Business Drivers for X-ray Inspection – Part 3

By Christy Draus, Marketing Manager at Eagle Product Inspection

22 July 2016

Product packaging, temperature and salinity considerations

There are many effective food inspection methods available for quality control. The decision on whether x-ray inspection is right for your production line is not one to be taken lightly. Eagle experts recognize this fact and have combined their years of experience in this blog series titled “5 Reasons to Invest in X-ray Inspection for Quality Assurance“. Part three of five explores how a product’s packaging material, temperature and salinity are key drivers to choose x-ray machines for food inspection.

Packaging that contains metal

In addition to providing unrivalled physical contamination detection in unpackaged and bulk food products, x-ray machines are available which are specifically designed to inspect packaged products, including those wrapped in foil or metallized film. Tall cartons, loaves of bread with metal ties, and meat chubs with metal clips are all ideal x-ray applications.

Products packed in metallized film packaging can usually be effectively inspected by metal detectors using low-frequency operation (depending on the film thickness), but this can lead to reductions in the level of achievable on-line sensitivity. In some cases, if the metallized film is particularly thick, it is preferable to inspect products prior to packing. By contrast, there is no measurable impact on detection levels using x-ray inspection systems.

Aluminum foil packaging

Aluminium packaging, such as foil wraps and product trays, is a bigger problem for metal detection equipment. Detectors using balanced coil technology are unable to inspect products in aluminium packaging so a different technology, known as ’ferrous-in-foil’ detection, must be used.

X-ray will usually provide the best method of inspection when products are packed in aluminium foil. This is because metal detectors struggle to spot contaminants within aluminium foil packaging, while x-ray inspection can see straight through the low-density foil, ensuring a better view of contaminants such as metal, glass, mineral stone and calcified bone within.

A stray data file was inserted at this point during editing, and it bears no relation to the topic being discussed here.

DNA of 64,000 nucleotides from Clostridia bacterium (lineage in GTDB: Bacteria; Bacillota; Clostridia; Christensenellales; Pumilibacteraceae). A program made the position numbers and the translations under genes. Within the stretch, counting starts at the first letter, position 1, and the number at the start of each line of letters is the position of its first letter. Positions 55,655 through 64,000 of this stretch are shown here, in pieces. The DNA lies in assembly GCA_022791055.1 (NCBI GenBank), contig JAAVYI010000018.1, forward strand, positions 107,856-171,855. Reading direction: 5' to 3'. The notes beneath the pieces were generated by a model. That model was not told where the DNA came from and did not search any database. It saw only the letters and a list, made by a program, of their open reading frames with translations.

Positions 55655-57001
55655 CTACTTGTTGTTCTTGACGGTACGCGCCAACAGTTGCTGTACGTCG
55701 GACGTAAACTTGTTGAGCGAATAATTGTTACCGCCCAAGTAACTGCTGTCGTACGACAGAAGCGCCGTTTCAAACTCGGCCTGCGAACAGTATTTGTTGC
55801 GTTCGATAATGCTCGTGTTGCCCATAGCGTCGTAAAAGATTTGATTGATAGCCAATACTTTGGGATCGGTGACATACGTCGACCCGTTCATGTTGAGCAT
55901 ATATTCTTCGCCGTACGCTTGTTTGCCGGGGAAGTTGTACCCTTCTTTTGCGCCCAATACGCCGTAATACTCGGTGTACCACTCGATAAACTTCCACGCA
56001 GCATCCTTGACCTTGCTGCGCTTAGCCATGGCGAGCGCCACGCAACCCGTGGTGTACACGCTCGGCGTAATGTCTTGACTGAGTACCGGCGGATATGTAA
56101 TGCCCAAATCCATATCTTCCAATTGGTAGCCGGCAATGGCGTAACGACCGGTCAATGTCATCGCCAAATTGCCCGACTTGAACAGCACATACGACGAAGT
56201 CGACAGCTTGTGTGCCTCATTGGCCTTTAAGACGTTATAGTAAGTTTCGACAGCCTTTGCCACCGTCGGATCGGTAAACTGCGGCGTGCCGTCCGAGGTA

Product temperature and salinity

Product temperature and salinity can both vary during the production process. Variations in temperature have no effect on sensitivity of detection via x-ray inspection. On lines where product temperatures vary, x-ray systems remain stable and maintain a high tolerance on achievable levels of contaminant detection.

Some food inspection systems such as metal detectors are affected by changes in product temperature (and subsequently generate many false rejects). However, x-ray systems with advanced image analysis software generate the absolute minimum of false rejects, which offers increased line efficiencies.

Variations in moisture content also have little or no effect on sensitivity of detection via x-ray inspection. By contrast, this is problematic for other food inspection systems, since they typically work on the principles of conductivity.

Many food products, especially salty or acidic ones, or those with a high moisture content, are conductive. When they pass through a metal detector, they can create a disturbance of the detection field. These signals referred to as a ‘product effect’ can be largely eliminated through the use of software algorithms and selection of the correct operating frequency. X-ray machines are not affected by salinity and can therefore better detect and reject contaminants in your food products before they reach your customers, protecting your business from costly product recalls.